3.1.3. Porosity and Thermal Properties

The experimental results of the density, porosity, water absorption, and thermal conductivity measured from the CRMFoams are presented in Table 2. In general, both foams showed low bulk density (B < 0.55 g/cm3) and high porosity (P > 65%) values. Their water absorption (A) was calculated at 179.2% for the CRMFoam-5 sample and 121.7% for CRMFoam-2.5, whereas the specific gravity (T) was 1.76 and 1.55, respectively. These differences can be explained by the fact that the initial resin/RM suspension used for the preparation of CRMFoam-2.5 was more viscous and concentrated due to the higher solid loading of RM (40 wt%) in comparison to that of CRMFoam-5 (20 wt%). Thermal conductivity experiments were carried out using two different pieces from each kind of sample (i.e., four pieces). Five independent measurements were performed to each piece, i.e., ten measurements to each kind of sample. Experimental data were treated using the IBM SPSS ver. 26 software, and the results are reported in Table 2. The equality of mean values was tested via the t-test method and no equality found for a confidence interval of 95%.

3.1.4. Mechanical Properties

The mechanical performance of the fabricated carbon-red mud foams (CRMFoam-2.5 and CRMFoam-5) was assessed by performing compression strength tests according to ASTM C 1424–99 [56]. Stress-strain curves were plotted (Figure 5) to calculate the compressive strength of foams with different red mud contents (CRMFoam-2.5 contains 40 wt% and CRMFoam-5 contains 20 wt% of RM), and the results are shown in Table 2. It should be noted that both samples were tested at 55% compressive strain, and the compressive strength as well as the modulus of elasticity of all samples were calculated from the linear region (red dotted lines) of the profiles. For better understanding of the RM content-density–compressive strength relationship triangle, the values of foams’ bulk density along with their RM content and compressive strength are being quoted in Table 2.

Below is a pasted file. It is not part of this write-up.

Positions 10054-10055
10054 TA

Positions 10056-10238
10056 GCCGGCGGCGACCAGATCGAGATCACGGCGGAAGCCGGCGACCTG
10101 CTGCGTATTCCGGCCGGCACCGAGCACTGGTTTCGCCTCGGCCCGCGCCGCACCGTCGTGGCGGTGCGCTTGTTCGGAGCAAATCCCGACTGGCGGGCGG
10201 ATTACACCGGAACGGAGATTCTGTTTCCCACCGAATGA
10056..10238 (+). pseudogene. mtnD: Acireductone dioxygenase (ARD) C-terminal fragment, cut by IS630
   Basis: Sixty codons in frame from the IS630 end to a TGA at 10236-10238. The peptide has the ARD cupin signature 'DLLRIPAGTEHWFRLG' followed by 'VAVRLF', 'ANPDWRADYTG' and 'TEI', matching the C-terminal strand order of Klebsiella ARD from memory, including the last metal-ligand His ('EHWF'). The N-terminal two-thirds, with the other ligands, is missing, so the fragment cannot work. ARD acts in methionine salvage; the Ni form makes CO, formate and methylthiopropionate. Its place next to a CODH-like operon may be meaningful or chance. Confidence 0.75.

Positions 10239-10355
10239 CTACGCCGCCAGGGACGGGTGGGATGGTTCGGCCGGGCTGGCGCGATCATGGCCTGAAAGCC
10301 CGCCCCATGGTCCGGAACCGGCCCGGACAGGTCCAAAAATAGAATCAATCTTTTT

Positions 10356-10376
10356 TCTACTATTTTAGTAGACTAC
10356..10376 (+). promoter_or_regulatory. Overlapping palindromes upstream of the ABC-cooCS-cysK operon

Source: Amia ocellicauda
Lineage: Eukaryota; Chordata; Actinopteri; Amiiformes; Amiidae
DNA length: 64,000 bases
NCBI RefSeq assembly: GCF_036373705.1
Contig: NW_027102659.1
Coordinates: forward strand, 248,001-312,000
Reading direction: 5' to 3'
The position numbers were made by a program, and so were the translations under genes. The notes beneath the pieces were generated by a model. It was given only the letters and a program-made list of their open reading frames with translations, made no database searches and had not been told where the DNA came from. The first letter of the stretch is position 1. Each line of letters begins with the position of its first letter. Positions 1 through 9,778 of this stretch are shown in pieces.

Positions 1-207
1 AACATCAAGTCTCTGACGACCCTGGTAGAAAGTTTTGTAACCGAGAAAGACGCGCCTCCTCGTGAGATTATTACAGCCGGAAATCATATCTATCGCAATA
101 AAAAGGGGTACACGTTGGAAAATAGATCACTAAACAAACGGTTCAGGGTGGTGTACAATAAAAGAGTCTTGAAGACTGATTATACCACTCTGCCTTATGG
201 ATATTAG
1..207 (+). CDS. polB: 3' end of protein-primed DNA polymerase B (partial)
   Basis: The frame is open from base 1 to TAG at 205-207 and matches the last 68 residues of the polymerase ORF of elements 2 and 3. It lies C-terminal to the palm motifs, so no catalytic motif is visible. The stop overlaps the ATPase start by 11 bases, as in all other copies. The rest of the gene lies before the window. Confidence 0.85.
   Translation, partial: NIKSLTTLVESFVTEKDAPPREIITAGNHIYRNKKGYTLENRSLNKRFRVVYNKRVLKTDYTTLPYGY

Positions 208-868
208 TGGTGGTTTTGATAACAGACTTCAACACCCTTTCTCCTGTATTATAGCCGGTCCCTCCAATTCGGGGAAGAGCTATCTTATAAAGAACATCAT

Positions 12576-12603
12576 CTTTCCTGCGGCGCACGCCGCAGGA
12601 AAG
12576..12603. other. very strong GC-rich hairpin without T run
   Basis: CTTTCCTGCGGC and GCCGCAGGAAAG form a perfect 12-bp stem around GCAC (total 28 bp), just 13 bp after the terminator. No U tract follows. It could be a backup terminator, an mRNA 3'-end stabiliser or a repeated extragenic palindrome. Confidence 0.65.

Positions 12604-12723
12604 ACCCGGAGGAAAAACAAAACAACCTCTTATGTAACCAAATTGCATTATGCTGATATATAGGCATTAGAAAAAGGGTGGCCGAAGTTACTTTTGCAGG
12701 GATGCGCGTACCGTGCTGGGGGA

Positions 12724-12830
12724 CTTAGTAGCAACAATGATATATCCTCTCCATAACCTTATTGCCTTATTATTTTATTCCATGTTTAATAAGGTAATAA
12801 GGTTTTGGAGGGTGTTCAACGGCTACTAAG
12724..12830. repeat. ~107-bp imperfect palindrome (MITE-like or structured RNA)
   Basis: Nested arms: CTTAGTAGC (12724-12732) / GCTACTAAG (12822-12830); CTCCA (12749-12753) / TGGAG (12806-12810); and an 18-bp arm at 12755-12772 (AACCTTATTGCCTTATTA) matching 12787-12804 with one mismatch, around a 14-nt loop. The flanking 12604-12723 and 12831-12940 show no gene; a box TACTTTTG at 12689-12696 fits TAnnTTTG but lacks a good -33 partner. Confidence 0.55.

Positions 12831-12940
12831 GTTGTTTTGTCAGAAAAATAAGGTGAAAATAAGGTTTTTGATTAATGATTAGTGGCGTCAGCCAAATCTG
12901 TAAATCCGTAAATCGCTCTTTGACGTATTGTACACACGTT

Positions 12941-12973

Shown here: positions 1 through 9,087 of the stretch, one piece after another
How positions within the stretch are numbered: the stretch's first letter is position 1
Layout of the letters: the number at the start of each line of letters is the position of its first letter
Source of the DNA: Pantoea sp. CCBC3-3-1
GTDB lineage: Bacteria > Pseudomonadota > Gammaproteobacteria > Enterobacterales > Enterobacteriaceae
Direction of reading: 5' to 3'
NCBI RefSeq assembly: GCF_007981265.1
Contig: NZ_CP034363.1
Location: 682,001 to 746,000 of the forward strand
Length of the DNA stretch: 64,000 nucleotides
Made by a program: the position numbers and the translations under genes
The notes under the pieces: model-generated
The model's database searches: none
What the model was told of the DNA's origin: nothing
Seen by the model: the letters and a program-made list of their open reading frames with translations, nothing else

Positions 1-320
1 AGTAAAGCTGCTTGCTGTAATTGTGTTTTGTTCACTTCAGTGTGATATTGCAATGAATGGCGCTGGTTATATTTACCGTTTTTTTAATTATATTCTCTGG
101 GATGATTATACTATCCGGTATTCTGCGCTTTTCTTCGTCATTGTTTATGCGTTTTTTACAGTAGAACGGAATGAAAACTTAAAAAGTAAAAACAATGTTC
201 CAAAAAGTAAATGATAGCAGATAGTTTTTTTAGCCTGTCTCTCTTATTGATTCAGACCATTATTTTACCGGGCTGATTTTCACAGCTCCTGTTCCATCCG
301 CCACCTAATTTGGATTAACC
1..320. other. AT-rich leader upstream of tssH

The CRMFoam-2.5 sample exhibited the best compressive strength with 0.66 MPa, whereas CRMFoam-5 sample showed compressive strength of 0.22 MPa. Regarding the behavior of the elastic modulus, it can be observed that the sample with less apparent porosity (CRMFoam-2.5, 65.2%), exhibited higher value of modulus (12.9 MPa), whereas the CRMFoam-5 (75.1% porosity) a value of 1.56 MPa, confirming the literature reports regarding the relationship between porosity and elastic modulus for ceramic foam materials [57]. Generally, the compressive performance of foam materials varies on several factors such as density, microstructure, and reinforcing agents. The RM presents higher density than the other constituents of the hybrid foams, and therefore by increasing the RM content, the bulk density of the foams increased, leading to enhanced compressive strength of them, and more stiff structure.

3.2. Characterization and Properties of Hybrid Foams ss-CRMFoams@PCMs

3.2.1. Leaching Tests and Thermal Properties

Leaching tests were performed for the CRMFoam-2.5 according to the procedure explained previously. However, only the leaching test results from the CRMFoam-2.5 sample are presented representatively, since CRMFoam-5 showed similar behavior. Table 3 provides a clearer insight about the successful paraffin entrapment, especially after the leaching tests, where no significant quantity of paraffin onto the filter papers was observed. The weight increase constituted a first indication that both RT18HC and octadecane were encapsulated into the porous framework of the foams, while the slight weight loss after leaching tests confirmed the successful paraffin penetration, even at 80 °C, which is much higher than the melting point of both paraffins. Furthermore, the paraffin loading results were in good agreement with the TGA results, indicating that the CRMFoams were able to adsorb and retain large paraffin amounts. In fact, the TGA curves of ss-CRMFoam-2.5@OD and ss-CRMFoam-2.5@RT18 revealed the PCMs’ loading level of paraffins in the stabilizer matrix of CRMFoam-2.5 and how the encapsulation process affected their thermal stability. According to TGA curves of octadecane and RT18HC, these PCMs appeared a one-step thermal decomposition, with onset and endset decomposition temperatures in the range of 170–190 °C and 200–240 °C, due to the volatilizations of paraffins [58,59,60].